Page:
Great works of art may have a strange afterlife. Deracinated from the world that created them they are at the mercy of what people think is important centuries later. Nothing shows this more clearly than the contribution that Tallis’s ‘Spem in alium’ has made to Fifty Shades of Grey.
In case you are none the wiser, ‘Spem in alium’ is probably the most complex piece of music to come from the 16th century, and just possibly from any century. Written for 40 independent voices, it is unlikely to be sung with every note in place, though any sort of approximation shows just how majestic it is. Whether this was in the mind of E.L. James when she had her lovers do what they liked to do while listening to it, I cannot say; but its title is mentioned in the book, and the Tallis Scholars’ recording did very nicely on the back of it. I have been asked repeatedly in interviews what I thought of coupling a work of high art with S&M, to which I replied that it doesn’t matter to me how people encounter Tallis, as long as they do. My favourite interview on this topic was in Rome, in Italian, from which I learnt some vocabulary I didn’t know before.
Rather than pay for a proper recording of the Tallis, the directors of the new film commissioned a spoof version of it, which involves some token voice-leading over a backing track, before it is interrupted by a cello. The only piece of classical music referred to in the book that properly survives into the film is a snippet of Chopin, which Grey himself is pretending to play on the piano. Otherwise it is a question of dumbing down the references to an easy-listening sequence of low-brow mediocrity, which does nothing to raise the achievement of a film already stripped bare of vibrancy. Why do this? James did well with her music — Bach, Fauré, Verdi, Rachmaninov, Vaughan Williams as well as Tallis were all mentioned. There was a hint of class, now lost.
At the other end of the spectrum was the performance of ‘Spem in alium’ I conducted at Ted Hughes’s memorial service in Westminster Abbey in May 1999. What to say about a piece of music written 450 years ago which, without the services of a hip publicist, can both qualify for embellishing a sex scene and for performance at the memorial of the poet laureate, where it fell to us to sing Tallis’s colossus.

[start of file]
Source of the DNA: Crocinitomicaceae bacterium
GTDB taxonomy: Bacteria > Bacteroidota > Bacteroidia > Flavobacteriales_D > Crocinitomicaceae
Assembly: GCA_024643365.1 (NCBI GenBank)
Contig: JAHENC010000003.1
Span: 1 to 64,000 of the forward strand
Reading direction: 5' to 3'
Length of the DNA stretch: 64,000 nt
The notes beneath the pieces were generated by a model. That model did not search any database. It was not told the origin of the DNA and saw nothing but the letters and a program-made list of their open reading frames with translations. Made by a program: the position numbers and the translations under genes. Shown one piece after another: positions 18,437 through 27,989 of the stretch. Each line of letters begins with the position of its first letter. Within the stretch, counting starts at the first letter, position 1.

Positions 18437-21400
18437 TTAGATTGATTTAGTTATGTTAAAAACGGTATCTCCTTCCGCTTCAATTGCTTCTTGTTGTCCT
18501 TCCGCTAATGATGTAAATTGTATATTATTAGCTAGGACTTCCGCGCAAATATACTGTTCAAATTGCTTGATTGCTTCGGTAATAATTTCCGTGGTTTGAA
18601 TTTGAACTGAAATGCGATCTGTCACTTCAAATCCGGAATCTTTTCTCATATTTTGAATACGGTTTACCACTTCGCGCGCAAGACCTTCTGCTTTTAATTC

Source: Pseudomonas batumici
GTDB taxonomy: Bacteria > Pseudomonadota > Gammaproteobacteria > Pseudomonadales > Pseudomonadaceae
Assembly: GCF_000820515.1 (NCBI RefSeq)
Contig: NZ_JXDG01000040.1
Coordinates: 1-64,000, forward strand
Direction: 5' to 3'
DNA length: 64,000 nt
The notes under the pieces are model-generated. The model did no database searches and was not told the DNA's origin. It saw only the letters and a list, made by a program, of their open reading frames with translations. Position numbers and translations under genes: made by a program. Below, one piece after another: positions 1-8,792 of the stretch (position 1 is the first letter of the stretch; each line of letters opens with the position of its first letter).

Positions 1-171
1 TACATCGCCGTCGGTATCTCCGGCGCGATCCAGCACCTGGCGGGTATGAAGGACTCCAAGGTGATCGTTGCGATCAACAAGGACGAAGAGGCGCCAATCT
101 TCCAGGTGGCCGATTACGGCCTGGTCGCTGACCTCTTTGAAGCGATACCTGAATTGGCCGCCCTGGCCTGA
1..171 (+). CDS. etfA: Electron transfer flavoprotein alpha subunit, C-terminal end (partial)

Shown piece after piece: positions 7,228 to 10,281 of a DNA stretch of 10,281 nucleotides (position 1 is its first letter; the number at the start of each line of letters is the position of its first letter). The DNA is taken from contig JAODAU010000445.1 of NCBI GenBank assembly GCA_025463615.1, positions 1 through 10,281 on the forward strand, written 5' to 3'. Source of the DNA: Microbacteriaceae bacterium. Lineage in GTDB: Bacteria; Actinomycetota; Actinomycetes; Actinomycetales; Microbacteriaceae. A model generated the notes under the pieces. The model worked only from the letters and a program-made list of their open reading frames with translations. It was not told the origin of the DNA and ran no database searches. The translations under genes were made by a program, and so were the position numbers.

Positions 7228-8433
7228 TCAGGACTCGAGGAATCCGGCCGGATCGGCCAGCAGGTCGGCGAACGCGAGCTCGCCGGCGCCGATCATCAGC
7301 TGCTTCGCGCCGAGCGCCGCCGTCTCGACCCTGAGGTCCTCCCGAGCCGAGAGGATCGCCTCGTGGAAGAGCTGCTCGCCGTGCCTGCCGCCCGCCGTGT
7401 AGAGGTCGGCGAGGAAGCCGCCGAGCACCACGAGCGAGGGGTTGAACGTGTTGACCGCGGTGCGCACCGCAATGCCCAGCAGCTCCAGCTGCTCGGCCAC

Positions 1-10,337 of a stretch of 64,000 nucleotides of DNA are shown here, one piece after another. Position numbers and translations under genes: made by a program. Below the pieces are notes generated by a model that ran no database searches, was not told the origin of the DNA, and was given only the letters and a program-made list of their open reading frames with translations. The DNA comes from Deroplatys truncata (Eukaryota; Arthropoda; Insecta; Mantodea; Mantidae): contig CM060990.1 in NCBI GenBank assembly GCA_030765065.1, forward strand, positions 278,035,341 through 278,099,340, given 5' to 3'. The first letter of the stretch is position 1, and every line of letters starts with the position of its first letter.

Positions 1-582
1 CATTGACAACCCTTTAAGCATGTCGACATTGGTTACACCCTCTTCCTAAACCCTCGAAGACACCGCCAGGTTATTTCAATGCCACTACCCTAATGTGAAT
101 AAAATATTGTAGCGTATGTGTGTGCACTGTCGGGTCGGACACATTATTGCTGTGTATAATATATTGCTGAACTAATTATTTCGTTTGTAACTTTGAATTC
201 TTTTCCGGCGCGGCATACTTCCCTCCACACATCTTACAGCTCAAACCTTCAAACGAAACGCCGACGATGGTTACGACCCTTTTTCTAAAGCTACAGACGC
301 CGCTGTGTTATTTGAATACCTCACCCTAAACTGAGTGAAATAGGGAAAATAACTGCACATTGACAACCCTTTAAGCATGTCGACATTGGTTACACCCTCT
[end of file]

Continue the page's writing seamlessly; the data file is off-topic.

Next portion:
Hughes’s memorial stone has only been in place in Poets’ Corner since late 2011; but standing by it recently, and reading the inscription — ‘So we found the end of our journey/ So we stood alive in the river of light/ Among the creatures of light, creatures of light’ — I was instantly taken back to the final 20 bars of that ‘Spem’, written for 40 voices uninterruptedly. It ends in a blaze of light, though the words do not suggest this. My main concern at the time was that the Queen Mother, aged 98 and sitting perilously close to the front line of singers, would not be blown back down the nave she had so steadfastly walked up a few moments earlier. Of course, the Abbey is as good a place as any for such a massive affirmation of the human spirit, though I couldn’t help noticing, as we stood there arrayed on the altar steps and projecting our sound down the length of the building, that the acoustics are in fact quite dry. It may go against the grain to say so, but ideally I would choose to perform such resonant pieces in a modern building with a controlled sound, like the Birmingham Symphony Hall. Anyway it wouldn’t surprise me if Christian Grey had had the volume on low. There is no cooing after those last 20 bars at full throttle.
‘Spem’ was preceded at the memorial service by a recording of Ted reading the ‘Song from Cymbeline’ — ‘Fear no more the heat o’ th’ sun’. This was introduced by Seamus Heaney, who previously had read Hughes’s ‘Anniversary’. Alfred Brendel played the Adagio from Beethoven’s Op.31 no. 2. There were further tributes and readings from Ted’s work: ‘Fern’, ‘That Morning’, ‘Pibroch’, ‘February’. Bach’s G major Prelude and Fugue rounded off the service.
So there you have it. A work of unparalleled mathematical complexity, of occluded emotional charge, which appeals to intellects of very different kinds. How is it possible for mathematical constructs to have such appeal? How did Bach do it, or Josquin, or Richard Strauss? I don’t know; but I find something heartening in the story I have just told, S&M or no.